Portrait- Private William Tickle, who enlisted on 7 September 1914, and served in the 9th Battallion, Essex Regiment. He was accepted despite being under age (15 on enlisting). He served until he was killed at the Battle of the Somme in 1916. This is one of thousands of photographs donated to the Imperial War Museum shortly after the war’s end in response to pleas to send images of those who had died.
Memorial – ‘The Response’, a bronze memorial by Welsh artist Sir William Goscombe John, represents the raising of several companies of the Northumberland Fusiliers and depicts the men joining up in 1914. The memorial is located in a public park in Newcastle-Upon-Tyne.
Artefact– Princess Mary Gift Box. In October 1914, the Christmas Gift Fund was launched by Princess Mary, the 17-year-old daughter of King George V and Queen Mary. The purpose was to provide everyone wearing the King’s uniform and serving overseas on Christmas Day 1914 with a ‘gift from the nation’. The result was the production of an embossed brass box, which contained a Christmas card and a picture of the Princess along with gifts. Servicemen at the front or at sea who were smokers received a pipe, an ounce of tobacco, cigarettes and a tinder lighter. Non-smokers received a packet of sweets and a writing case with pencil, paper and envelopes.
Royal Mail is an official First World War Centenary Partner with the Imperial War Museum.
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The following theme plans use greeting cards as the stimulus for a range of cross-curricular activities that have relevance for children aged 5 to 11 throughout England, Northern Ireland, Scotland and Wales. Through participating in the activities children will have the opportunity to:
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The purpose of these materials is to raise awareness amongst students not only of the importance of enterprise education but also of the innate talents they already have in this increasingly important area of lifelong learning. Enterprise education is a key learning outcome of the statutory requirement to deliver work-related learning at KS4. The core capabilities of enterprise, financial, business and economic understanding are well illustrated by Royal Mail: an organisation that has had to respond to a changing world for longer than most. A passion for effective communication in all its forms underpins the organisation. For that reason this project encompasses a wide range of interrelated skills, from functional literacy to thinking and learning strategies essential to independent, risk-taking and enterprising attitudes.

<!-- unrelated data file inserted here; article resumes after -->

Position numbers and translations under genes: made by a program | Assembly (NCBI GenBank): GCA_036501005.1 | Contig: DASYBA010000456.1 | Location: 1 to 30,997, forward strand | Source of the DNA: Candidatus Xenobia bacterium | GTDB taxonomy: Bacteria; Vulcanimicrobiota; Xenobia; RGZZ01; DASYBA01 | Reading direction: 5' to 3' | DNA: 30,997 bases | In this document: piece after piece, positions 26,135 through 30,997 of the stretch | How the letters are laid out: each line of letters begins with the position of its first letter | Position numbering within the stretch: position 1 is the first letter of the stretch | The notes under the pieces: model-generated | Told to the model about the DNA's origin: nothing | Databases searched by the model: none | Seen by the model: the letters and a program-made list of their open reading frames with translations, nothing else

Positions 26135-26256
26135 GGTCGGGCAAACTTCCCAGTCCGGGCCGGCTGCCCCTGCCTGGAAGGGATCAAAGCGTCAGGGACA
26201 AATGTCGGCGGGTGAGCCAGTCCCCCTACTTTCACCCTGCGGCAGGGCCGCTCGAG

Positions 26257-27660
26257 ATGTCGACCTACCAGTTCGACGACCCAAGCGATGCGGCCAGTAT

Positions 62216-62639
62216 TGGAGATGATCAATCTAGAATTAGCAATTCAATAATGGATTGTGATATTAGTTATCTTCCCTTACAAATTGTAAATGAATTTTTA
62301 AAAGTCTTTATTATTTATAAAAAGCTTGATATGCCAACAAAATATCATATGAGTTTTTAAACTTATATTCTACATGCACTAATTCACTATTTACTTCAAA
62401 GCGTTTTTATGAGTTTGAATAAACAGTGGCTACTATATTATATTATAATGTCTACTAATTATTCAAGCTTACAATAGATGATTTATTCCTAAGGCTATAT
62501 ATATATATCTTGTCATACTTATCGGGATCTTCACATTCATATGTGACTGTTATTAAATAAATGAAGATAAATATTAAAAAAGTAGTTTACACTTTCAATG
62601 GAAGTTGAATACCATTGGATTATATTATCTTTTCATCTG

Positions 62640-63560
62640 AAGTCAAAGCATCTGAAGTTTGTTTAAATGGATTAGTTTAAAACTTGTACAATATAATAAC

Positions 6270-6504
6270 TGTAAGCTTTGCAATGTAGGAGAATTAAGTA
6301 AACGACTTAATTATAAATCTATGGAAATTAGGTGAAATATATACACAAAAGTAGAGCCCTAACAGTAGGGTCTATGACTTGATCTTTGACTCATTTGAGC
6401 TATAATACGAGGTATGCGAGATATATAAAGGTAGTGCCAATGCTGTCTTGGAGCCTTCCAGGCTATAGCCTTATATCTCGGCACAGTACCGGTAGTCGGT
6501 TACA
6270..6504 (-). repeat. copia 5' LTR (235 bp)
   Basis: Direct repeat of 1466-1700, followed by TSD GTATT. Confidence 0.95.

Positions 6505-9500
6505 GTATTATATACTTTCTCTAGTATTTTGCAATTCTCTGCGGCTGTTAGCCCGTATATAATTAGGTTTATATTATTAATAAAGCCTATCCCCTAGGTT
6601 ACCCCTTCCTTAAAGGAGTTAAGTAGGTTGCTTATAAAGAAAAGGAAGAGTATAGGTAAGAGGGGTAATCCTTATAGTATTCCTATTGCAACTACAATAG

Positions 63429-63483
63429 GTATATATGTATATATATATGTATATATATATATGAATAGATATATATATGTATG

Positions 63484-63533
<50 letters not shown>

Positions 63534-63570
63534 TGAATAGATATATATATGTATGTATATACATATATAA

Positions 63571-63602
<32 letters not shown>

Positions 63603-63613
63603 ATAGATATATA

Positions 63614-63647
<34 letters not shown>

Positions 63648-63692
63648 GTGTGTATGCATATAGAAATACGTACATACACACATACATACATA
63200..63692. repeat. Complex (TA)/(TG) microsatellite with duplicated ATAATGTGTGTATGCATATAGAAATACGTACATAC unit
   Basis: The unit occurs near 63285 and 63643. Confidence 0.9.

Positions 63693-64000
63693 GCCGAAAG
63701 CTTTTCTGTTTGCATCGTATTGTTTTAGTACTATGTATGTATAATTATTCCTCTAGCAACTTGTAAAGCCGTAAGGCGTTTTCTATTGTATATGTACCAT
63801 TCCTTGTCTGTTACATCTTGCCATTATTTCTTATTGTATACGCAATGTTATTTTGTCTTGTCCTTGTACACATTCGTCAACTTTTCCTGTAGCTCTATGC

These materials offer a flexible and adaptable package of support to those schools wishing to launch or extend their current provision for enterprise education. They may be used in a variety of ways and with students of KS3 to KS4.
The Lead Lessons are based around a series of awareness-raising exercises. They can all be used as preparation to the main day’s activities and should be selectively employed according to the perceived needs of the pupils.
A practical activity to help pupils focus on working together and assigning roles.
Learning how to approach problems and develop flexible thinking using different perspectives.
Helping pupils select appropriate choices from a range of options and match audience and purpose.
A practical activity where pupils learn how to accept change and manage it effectively.
An activity to help students develop skills in comparing and evaluating different options.